A Georgia Tech researcher said Monday that hundreds of thousands of Georgia children have problems getting access to a dentist in the state.
Nicoleta Serban, an industrial and systems engineering professor, told state lawmakers that there are more than 500,000 Georgia children who are not eligible for the public insurance programs Medicaid and PeachCare, but whose parents cannot afford dental care.
In addition, Serban’s research indicated that more than 600,000 children eligible for those government programs need to travel longer than state standards (30 miles in an urban area, 45 miles in a rural area ) to reach a dentist to serve them.
“Georgia has an access issue for dental care,’’ Serban said.
Her data were presented to a meeting of the House Health and Human Services Committee. The same panel was the epicenter of a rancorous battle earlier this year over proposed legislation to expand Georgians’ access to the services of dental hygienists.
Specifically, the bill would have allowed hygienists to clean teeth in safety-net clinics, nursing homes, federally qualified health centers and school-based health clinics without a dentist present — if the work had been authorized by a dentist. Currently, Georgia law requires that a dentist actually be present in the facility for a hygienist to do such work.
Hygienists noted in support of the bill that they are already allowed to clean teeth in Georgia public health departments without having a dentist present, if they are authorized by a supervising dentist.
For a time, the legislation seemed likely to pass, but it was blocked in the House Rules Committee, which voted twice against letting it proceed to the House floor. Supporters of the hygienist bill claimed that even after the Georgia Dental Association (which represents dentists) expressed agreement with the bill, dentists continued to wage a vigorous lobbying campaign against it.
A numbers problem
The Georgia Tech research was based on a 2012 Dental Association-sponsored study done by Georgia State University, which found that the number of practicing dentists in the state, 4.4 per 10,000 residents, ranked the state 49th in the nation.
And only 22 percent of dentists accept Medicaid patients, the GSU study found.
Serban based her conclusions on that 22 percent figure, and assuming those dentists have an average of 60 percent of their overall patient population as Medicaid or PeachCare members.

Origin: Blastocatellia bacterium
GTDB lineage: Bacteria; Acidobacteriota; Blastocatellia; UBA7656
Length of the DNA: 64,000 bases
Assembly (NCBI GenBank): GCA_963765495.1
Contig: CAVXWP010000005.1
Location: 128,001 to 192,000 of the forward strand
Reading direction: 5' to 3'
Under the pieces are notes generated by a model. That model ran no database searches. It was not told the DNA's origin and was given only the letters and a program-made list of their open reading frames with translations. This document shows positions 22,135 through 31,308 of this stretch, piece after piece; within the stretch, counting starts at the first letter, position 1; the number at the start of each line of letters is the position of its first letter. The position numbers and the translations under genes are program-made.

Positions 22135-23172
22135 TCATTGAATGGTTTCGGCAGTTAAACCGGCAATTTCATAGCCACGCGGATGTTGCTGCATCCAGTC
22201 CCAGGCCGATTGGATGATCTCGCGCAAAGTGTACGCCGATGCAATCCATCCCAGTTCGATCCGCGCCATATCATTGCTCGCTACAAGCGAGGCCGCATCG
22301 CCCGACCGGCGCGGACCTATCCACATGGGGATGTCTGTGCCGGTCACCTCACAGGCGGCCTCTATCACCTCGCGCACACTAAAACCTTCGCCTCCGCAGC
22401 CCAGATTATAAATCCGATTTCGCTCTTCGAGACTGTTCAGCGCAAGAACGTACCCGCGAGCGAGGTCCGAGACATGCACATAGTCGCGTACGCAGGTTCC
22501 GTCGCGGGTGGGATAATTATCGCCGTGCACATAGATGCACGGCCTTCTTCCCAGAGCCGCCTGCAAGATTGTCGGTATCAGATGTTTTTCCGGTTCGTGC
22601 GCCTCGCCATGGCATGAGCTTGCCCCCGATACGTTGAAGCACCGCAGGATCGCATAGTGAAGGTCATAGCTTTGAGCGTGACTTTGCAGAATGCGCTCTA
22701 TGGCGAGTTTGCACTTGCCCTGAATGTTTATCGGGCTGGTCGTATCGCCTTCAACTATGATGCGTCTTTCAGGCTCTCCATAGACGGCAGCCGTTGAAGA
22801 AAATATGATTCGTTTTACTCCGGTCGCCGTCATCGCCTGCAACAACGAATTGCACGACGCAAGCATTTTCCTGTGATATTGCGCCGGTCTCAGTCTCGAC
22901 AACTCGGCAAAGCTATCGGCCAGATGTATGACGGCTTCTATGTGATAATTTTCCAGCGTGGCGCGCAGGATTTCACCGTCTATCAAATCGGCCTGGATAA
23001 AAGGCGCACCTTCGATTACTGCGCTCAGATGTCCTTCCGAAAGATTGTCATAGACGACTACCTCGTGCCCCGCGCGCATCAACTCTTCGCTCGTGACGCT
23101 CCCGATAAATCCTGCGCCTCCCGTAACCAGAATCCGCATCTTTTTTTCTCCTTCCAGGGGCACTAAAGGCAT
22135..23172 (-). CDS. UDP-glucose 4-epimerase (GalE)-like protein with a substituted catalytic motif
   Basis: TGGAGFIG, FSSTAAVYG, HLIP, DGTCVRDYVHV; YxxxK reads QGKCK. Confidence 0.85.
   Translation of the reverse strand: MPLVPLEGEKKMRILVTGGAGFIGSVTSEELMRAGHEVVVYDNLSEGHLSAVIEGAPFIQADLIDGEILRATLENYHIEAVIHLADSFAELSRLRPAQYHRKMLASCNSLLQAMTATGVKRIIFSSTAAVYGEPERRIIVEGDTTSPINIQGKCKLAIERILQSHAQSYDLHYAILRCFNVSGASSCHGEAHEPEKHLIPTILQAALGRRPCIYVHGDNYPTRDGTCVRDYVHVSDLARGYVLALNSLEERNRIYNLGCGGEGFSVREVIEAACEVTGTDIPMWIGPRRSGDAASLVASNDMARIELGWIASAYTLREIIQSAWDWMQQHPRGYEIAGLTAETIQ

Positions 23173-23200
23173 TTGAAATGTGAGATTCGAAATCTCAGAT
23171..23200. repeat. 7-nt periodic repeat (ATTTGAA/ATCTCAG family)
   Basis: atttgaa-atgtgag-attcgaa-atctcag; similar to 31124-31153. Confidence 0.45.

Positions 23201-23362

The chairman of the House committee, Rep. Sharon Cooper (R-Marietta), said Monday that the state Medicaid program pays dentists poorly for their services. “We need to pay them more.”
Cooper, who fought openly with the Dental Association about the dental hygienist legislation earlier this year, said “there was a lot of misinformation going out’’ regarding that bill.
Contrary to earlier contentions, Cooper said, the proposal would not have allowed hygienists to practice independently of dentists.
“We were not trying to cut the dentists out in any way,’’ she added. Her focus was to get basic preventive dental care to children across Georgia, she said.
Cooper said she expected similar legislation to be introduced in the 2017 General Assembly session, which begins in January.
Kathy Floyd, executive director of the Georgia Council on Aging, said her organization would again support a dental hygienist bill next year.
The Dental Association, though, said after Monday’s hearing that Georgia has a “barriers to care issue,” rather than an access issue.
Stephanie Lotti, senior director of health policy for the association, told GHN that these barriers can include language and lack of transportation.
Lotti acknowledged that the 22 percent figure on dentists accepting Medicaid was “probably not’’ enough for the number of children potentially needing dental care under the program. Increasing Medicaid reimbursement for dentists while reducing the paperwork they have to deal with would help boost that figure, she said.
Lotti said she would have to see any new legislation before commenting on possible support or opposition.
Serban, of Georgia Tech, also told lawmakers about cost savings of preventive dental care.
If 20 percent of young untreated children in Georgia would have had preventive dental care starting in 2011, Medicaid would have saved $4.48 million a year if those kids had fluoride regularly; and $6.98 million if those children would have had fluoride regularly and sealants at the appropriate age.
Serban also noted that children on Medicaid or PeachCare have much greater access to general medical care than to dentists in the state.
“Georgia is in need of transforming the dental care system.’’ Serban concluded.